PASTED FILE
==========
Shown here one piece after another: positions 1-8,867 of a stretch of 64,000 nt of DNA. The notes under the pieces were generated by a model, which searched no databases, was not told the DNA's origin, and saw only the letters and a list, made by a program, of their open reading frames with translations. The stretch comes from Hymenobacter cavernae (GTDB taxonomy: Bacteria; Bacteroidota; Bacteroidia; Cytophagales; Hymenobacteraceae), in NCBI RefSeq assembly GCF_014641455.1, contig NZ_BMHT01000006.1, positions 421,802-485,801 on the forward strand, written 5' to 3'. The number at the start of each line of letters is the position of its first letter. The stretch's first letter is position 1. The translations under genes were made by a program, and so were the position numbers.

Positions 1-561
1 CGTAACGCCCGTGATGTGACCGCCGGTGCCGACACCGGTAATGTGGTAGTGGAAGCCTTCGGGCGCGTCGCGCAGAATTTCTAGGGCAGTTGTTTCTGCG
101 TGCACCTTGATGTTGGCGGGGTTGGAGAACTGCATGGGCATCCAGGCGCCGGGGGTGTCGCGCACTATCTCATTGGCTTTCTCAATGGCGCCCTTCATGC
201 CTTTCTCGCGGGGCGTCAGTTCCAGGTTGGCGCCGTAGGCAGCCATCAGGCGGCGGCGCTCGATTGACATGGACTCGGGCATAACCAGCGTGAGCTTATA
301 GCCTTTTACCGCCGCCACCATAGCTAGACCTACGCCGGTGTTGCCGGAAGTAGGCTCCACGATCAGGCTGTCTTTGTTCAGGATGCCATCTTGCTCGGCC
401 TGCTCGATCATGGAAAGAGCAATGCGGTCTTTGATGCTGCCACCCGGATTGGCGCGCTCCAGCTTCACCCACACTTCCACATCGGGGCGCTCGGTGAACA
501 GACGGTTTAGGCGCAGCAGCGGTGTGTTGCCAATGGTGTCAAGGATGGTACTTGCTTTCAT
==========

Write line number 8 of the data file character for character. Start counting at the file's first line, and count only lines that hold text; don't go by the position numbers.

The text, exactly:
501 GACGGTTTAGGCGCAGCAGCGGTGTGTTGCCAATGGTGTCAAGGATGGTACTTGCTTTCAT